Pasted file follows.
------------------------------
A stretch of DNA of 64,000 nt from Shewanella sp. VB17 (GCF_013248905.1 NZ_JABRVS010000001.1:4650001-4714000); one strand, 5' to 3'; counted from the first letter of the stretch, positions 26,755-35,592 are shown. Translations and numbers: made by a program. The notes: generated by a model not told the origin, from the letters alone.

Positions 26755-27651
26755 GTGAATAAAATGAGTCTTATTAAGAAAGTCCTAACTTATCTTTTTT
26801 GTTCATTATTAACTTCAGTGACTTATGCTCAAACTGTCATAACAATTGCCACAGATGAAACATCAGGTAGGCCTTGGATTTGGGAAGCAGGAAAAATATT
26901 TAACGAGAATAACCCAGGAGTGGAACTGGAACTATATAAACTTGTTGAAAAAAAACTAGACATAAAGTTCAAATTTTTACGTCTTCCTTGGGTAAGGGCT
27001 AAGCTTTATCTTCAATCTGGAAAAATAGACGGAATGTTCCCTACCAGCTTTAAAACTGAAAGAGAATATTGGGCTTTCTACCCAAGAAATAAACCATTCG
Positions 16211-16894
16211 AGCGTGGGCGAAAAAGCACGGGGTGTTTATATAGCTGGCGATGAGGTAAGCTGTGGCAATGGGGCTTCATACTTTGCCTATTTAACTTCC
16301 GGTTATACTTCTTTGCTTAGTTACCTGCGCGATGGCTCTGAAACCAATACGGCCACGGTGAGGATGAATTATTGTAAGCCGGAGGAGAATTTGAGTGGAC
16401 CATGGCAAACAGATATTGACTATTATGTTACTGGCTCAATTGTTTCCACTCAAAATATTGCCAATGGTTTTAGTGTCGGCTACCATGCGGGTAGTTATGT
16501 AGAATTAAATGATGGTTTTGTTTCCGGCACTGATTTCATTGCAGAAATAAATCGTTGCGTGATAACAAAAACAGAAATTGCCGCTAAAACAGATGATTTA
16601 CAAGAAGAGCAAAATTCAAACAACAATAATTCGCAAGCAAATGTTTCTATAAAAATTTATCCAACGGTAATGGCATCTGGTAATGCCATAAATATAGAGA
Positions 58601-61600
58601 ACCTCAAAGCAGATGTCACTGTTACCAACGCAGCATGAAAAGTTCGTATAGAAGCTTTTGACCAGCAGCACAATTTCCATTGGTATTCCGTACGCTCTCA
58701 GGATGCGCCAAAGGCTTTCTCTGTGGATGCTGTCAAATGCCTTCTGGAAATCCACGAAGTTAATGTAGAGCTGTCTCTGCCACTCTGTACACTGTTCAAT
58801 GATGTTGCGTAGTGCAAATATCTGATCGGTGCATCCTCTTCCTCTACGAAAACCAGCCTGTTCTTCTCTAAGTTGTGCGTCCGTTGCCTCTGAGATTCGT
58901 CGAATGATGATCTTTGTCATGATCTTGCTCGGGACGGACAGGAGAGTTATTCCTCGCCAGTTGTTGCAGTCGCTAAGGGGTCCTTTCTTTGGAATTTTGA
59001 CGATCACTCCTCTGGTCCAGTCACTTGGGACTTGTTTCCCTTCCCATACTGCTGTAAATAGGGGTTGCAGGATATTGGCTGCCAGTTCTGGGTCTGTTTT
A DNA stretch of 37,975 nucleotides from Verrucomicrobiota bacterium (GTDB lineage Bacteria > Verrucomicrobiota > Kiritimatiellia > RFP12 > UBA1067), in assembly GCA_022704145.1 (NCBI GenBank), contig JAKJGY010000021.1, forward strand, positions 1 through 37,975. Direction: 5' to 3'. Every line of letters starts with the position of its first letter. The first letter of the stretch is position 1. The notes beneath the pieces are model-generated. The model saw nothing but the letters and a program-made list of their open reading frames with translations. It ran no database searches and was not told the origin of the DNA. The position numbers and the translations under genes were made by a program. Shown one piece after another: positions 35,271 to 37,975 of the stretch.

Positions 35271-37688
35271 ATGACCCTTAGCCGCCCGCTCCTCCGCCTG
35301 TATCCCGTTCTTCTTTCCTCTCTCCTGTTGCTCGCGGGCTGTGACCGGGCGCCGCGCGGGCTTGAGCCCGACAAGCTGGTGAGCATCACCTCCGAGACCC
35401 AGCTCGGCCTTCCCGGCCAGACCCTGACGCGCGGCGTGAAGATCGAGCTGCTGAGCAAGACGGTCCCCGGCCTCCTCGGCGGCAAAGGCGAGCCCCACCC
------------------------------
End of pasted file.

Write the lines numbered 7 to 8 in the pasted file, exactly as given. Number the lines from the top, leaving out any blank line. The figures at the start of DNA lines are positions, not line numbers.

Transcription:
Positions 16211-16894
16211 AGCGTGGGCGAAAAAGCACGGGGTGTTTATATAGCTGGCGATGAGGTAAGCTGTGGCAATGGGGCTTCATACTTTGCCTATTTAACTTCC